Chicken wire is another option. Being short-sighted is a common problem because many people do not know what will be the growth of their plants. You need to know how they spread, how they breed, and what kind of maintenance they require. Read the plant labels, ask a gardening expert, or check online information to find out how tall and how fast certain plants will grow. Pruning can be as much a form of art as a technique, but when the pruning is done badly, you can do more harm than good. In fact, in some cases, it is better not to prune at all than to do it incorrectly. Each plant has a different pruning process.
Use plants of the appropriate size and habit to avoid constant size. Use mulch to control weeds. See Mulch for the landscape (http://edis.ifas.ufl.edu/mg251). Group the trees in large, self-mulched beds for natural areas. Use fences and other hardscape elements to control the wild appearance of some native people. Sometimes, a structural element is all that is needed for a more neat look. Look at existing drainage patterns. Use ditches, dry wells, French drains, dry creek beds, berms and low retention areas to slow the movement of water and allow water to be retained on site , where the plants can absorb it.
Use compost and mulch to build healthy soil and improve plant resistance to pests and diseases. Limit the widespread use of gravel, rocks and other inert mulches. Although they work well for keeping weeds, these mulches do not return organic matter to the environment. Look for a certified mulch free of wood contaminants treated at the ACC. More information can be found on the website of the professional mulch association - the Mulch and Soil Council (http://www.mulchandsoilcouncil.org). â € ¢ Design paved areas so that paving modules (such as bricks or pavers) do not require excessive cutting and loss of material. Use bridges, patios, ponds, retaining walls, garden walls and rock gardens to add interest and create spaces, but find a good balance between these hardscape elements and the planted areas.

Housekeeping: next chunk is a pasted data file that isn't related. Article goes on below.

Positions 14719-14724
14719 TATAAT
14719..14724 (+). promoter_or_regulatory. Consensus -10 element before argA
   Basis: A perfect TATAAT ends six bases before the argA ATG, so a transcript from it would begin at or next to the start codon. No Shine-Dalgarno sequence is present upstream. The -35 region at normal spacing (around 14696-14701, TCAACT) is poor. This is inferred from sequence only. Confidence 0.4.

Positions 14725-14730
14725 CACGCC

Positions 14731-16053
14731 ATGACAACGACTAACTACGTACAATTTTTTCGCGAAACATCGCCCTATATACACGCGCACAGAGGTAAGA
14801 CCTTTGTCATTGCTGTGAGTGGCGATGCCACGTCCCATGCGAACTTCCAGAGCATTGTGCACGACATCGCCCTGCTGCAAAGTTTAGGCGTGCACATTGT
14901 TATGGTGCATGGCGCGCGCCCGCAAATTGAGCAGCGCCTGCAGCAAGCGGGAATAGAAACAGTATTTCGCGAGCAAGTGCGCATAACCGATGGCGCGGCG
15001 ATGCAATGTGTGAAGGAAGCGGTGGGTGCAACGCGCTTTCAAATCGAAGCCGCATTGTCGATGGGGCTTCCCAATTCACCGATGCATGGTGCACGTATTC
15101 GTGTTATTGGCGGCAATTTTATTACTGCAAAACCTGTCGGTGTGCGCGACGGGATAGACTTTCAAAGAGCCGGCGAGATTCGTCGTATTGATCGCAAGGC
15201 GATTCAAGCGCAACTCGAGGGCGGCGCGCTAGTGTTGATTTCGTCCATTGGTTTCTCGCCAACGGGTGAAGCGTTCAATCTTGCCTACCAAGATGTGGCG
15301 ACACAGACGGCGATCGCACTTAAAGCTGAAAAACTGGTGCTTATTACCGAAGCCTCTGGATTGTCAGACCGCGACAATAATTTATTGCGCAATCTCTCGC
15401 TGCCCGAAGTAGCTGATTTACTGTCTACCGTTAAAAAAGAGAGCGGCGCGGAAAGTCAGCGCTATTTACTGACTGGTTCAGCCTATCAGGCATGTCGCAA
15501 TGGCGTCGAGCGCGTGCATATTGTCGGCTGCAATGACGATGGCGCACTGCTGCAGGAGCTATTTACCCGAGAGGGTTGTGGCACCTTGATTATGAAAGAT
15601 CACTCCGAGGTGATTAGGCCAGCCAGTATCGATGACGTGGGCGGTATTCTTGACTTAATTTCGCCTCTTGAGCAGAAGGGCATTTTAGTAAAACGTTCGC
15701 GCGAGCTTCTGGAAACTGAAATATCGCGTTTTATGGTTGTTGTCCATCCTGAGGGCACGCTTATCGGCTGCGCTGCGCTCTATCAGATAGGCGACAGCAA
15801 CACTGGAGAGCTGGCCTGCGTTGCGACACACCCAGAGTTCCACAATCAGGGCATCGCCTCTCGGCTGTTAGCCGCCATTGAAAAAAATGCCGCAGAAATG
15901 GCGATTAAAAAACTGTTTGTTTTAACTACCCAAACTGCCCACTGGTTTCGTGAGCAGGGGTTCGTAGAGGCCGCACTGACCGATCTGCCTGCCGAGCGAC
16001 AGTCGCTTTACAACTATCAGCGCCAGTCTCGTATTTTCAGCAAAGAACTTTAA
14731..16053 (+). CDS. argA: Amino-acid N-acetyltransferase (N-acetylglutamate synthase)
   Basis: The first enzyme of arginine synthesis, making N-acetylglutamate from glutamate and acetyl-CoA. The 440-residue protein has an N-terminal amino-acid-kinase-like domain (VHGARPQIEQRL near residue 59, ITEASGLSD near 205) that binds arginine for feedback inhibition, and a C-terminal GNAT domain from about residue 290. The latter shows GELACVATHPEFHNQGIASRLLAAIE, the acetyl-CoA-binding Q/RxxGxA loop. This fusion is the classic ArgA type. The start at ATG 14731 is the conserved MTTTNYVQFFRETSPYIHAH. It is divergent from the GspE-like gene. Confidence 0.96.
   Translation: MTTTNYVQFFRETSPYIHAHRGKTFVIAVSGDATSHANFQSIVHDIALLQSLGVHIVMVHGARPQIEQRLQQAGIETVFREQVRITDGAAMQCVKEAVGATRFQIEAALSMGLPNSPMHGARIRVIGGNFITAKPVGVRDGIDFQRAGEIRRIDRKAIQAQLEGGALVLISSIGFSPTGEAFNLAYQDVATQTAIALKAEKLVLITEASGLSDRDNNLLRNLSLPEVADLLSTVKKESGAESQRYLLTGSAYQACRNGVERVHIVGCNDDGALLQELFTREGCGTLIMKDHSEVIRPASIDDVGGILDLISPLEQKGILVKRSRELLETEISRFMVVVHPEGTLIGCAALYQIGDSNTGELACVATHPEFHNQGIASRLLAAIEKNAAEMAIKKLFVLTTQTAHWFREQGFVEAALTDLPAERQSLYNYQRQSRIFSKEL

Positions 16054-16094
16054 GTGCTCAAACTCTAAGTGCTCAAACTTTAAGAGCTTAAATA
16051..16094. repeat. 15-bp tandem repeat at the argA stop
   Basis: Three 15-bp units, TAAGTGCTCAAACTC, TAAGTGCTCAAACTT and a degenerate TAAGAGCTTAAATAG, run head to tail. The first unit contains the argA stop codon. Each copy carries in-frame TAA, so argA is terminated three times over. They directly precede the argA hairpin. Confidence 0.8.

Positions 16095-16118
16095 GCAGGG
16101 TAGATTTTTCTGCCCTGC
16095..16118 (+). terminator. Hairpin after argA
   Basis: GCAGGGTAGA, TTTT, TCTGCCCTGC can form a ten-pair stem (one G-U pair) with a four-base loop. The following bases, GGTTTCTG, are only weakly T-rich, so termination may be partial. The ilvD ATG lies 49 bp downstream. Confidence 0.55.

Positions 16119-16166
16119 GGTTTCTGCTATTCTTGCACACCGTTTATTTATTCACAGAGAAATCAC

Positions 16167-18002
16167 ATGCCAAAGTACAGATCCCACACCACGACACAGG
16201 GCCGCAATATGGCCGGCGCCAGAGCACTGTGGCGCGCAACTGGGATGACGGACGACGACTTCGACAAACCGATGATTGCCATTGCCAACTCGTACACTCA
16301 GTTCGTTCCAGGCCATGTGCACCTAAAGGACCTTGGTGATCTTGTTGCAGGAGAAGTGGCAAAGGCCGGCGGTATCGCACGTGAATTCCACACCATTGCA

Shreckhise Landscape and Design Custom Commercial Landscaping enhances your building, retail complex or subdivision. Jim and Trent Shreckhise take a hands-on approach to landscaping. Have peace of mind by dealing directly with the owners of a third-generation family-run business in the valley. We first worked with Jim Shreckhise in 2005, shortly after buying our 200 year old farm and buildings in Rockbridge County. Jim has designed a landscape plan that has incorporated our ideas with his considerable knowledge of Virginia's native plants in order to truly highlight the historic beauty of our property.
Working with limited space in your garden or landscaping doesn’t mean you have to sacrifice planting eye-catching, dashing trees! Luckily for you, Better Homes and Gardens has found the best…